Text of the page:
Precision Attack in Urban Warfare

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The employment of air support in an urban environment was a new requirement which surfaced during OIF. Successful and effective Close Air Support (CAS) over and in urban area requires direct coordination between air and ground forces, sharing a constantly updated situational picture, efficient target acquisition, designation and handoff techniques and the use of very accurate weapons. As proven during OIF and to a limited extent, during the recent Israeli-Palestinian conflict. The US, British and Israeli air forces realized that the use of conventional high explosive weapons with large explosive yield is often impossible, due to the risk to friendly forces and collateral damage. When smaller warheads were used, they did not create the desired effect and usually did not accomplish the mission. The lack of such precision-guided weapons prevented the US Forces and RAF from providing full support to land forces in urban areas. According to the UK MOD, although RAF aircraft delivered inert 1000lb bombs to minimize collateral damage, these often did not create the desired effect. Air forces are seeking new, specialized smaller weapons, equipped with delay fuses, which are designed to penetrate buildings and bunkers, and localize the effect inside the specific target, while avoiding risk to friendly forces or collateral damage.

Engagement of mobile targets is another issue preventing the use of precision weapons in effective close air support. The majority of land forces plot target positions on maps, rather than using Global Positioning Systems (GPS) satellite equipment. Furthermore, due to the delay in transferring target positions from a ground unit to the airborne platform launching Precision Guided Munitions (PGM), GPS coordinates of mobile targets outdate before the weapon can reach the target. Therefore, efficient targeting loop (sensor-to-shooter) which includes effective battle-damage assessment (BDA) and laser designation for semi-active laser guided weapons are the preferred means of engagements in CAS environment, as the weapon is homing on the laser spot marked by the ground unit. A different target verification and “man in the loop” control can also be utilized with electro-optically guided weapons, such as Spike LR/ER fiber-optical guided missile which provides a clear view of the target and aimpoint until the second of impact therefore enabling effective control of the weapon in all conditions. When GPS guidance is required, due to weather conditions and availability, pilots must reconfirm mobile targets by sight before committing to an attack, and are assisted by targeting pods which provide the necessary geotargeting support. Pods such as such as Lantirn, LiteningPantera or TILAD are providing these features. Under such circumstances, the situational picture as it is viewed from the air may differ from its ground view, resulting in a greater risk of fratricide is growing. In order to share a common view of the target, pictures generated by the targeting pod can be sent to the supported ground units for final target verification. Targeting pods are not yet equipped with such data-links, but current aerial communications networks do support fast data transfers. With expansion of their bandwidth, ground communications nodes could be integrated to support shared views of sensor data.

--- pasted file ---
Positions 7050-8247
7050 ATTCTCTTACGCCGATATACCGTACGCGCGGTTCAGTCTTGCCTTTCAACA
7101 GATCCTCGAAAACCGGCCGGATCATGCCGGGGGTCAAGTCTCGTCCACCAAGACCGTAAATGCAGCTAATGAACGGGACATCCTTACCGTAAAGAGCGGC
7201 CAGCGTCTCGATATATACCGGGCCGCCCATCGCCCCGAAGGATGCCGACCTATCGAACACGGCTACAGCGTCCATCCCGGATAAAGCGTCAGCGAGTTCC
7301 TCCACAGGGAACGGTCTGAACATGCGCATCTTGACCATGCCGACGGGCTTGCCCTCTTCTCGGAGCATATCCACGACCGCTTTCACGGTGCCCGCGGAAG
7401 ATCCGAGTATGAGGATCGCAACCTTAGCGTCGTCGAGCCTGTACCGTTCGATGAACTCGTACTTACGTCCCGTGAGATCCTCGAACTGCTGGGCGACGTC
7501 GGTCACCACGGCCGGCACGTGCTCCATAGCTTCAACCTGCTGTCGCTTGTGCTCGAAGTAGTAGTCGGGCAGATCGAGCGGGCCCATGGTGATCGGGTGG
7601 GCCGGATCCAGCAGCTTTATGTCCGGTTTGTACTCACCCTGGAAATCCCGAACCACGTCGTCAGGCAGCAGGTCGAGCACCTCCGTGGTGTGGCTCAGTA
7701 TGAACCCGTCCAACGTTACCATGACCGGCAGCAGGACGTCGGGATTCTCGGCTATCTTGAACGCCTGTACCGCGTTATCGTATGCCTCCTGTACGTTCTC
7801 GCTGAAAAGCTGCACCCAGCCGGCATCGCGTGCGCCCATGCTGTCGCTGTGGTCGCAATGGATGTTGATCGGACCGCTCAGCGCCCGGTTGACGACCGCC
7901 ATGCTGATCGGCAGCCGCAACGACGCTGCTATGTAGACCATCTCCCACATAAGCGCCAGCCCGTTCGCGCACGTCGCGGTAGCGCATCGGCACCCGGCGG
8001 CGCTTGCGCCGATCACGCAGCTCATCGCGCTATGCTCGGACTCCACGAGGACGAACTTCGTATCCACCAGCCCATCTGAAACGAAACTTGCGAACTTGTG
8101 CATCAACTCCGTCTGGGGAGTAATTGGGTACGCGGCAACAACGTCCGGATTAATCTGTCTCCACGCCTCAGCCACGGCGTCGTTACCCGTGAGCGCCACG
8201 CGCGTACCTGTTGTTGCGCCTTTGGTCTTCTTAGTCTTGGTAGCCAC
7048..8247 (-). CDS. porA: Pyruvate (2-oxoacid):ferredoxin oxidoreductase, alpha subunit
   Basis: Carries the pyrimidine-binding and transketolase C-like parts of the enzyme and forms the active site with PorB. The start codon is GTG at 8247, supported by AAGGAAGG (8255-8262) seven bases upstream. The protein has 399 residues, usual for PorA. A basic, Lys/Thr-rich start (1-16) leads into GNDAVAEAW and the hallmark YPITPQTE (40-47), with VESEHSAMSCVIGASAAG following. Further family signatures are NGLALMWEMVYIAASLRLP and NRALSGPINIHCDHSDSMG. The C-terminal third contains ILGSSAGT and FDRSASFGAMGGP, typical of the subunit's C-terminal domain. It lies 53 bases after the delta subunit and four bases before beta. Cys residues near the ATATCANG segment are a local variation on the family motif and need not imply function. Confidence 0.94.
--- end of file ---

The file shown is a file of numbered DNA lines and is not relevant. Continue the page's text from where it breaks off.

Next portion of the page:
Laser guided weapons can also be used effectively in urban terrain, however, due to many “dead angles” which may limit line of sight, Ground designation will be effective for vertical targets (doors and windows in buildings), while UAVs or other aerial platforms can take advantage from unobstructed view of the scene. UAVs and airborne designators become very efficient when engaging moving cars, which can be hidden from ground observers behind other vehicles, buildings or trees. Airborne designators can also designate combatants hidden behind walled patios or in orchards, etc. However, due to their high aspect angle, they can be limited in the targeting of vertical surfaces, such as windows or doors.

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